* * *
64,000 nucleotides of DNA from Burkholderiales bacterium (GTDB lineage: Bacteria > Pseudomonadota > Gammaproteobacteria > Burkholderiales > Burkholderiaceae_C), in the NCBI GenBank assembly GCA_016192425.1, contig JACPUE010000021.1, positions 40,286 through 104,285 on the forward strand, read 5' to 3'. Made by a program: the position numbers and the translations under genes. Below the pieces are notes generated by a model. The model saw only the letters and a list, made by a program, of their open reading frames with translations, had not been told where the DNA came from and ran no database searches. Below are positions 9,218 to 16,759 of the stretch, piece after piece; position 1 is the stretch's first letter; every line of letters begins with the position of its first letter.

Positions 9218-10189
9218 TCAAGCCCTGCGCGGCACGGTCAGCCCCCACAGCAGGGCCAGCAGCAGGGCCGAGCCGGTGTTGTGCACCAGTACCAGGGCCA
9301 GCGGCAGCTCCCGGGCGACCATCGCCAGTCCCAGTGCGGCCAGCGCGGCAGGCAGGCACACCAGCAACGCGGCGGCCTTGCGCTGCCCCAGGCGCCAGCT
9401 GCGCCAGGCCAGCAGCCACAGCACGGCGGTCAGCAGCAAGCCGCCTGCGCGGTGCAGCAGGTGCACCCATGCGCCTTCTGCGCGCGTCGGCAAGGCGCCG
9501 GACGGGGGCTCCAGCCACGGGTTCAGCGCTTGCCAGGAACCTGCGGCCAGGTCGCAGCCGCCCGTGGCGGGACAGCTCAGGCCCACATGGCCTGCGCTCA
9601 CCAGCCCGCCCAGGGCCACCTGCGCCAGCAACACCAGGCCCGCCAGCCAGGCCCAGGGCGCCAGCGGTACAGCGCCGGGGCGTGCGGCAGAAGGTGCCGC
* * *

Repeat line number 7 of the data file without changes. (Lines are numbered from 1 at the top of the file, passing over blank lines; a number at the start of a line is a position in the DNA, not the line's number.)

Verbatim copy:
9601 CCAGCCCGCCCAGGGCCACCTGCGCCAGCAACACCAGGCCCGCCAGCCAGGCCCAGGGCGCCAGCGGTACAGCGCCGGGGCGTGCGGCAGAAGGTGCCGC